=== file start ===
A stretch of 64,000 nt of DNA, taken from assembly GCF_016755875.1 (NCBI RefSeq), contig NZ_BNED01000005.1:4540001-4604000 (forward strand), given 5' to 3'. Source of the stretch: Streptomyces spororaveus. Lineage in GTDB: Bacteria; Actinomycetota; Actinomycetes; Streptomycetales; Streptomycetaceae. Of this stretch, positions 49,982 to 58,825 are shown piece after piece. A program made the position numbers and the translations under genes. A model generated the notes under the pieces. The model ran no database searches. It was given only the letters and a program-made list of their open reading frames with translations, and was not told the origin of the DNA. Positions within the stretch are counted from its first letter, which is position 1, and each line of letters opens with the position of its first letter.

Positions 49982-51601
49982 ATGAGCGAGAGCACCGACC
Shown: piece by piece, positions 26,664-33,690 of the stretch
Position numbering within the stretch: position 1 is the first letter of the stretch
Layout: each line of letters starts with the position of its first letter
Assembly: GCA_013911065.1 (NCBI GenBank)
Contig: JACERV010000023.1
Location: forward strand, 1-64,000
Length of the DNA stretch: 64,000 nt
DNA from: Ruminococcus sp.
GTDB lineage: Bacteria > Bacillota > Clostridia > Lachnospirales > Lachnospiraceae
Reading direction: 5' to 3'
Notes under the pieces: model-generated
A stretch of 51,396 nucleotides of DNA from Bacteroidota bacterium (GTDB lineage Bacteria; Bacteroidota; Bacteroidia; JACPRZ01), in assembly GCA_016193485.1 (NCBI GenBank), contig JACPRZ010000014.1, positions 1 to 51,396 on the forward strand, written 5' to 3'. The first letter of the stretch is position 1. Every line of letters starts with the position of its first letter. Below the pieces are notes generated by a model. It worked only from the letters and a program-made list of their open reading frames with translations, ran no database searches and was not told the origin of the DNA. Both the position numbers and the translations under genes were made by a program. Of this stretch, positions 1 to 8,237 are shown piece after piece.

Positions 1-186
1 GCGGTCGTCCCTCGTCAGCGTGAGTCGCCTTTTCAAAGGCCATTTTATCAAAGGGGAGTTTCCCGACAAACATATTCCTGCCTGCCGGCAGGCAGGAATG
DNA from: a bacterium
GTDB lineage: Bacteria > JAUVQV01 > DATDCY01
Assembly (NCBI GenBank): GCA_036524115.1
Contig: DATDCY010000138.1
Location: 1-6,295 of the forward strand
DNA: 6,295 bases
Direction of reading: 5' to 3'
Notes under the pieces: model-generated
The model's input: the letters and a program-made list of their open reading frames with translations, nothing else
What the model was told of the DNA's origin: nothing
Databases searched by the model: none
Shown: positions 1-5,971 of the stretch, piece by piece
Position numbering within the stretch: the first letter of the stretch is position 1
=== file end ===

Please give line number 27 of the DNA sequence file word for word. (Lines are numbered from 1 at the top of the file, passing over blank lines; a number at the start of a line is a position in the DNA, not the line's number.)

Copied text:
What the model was told of the DNA's origin: nothing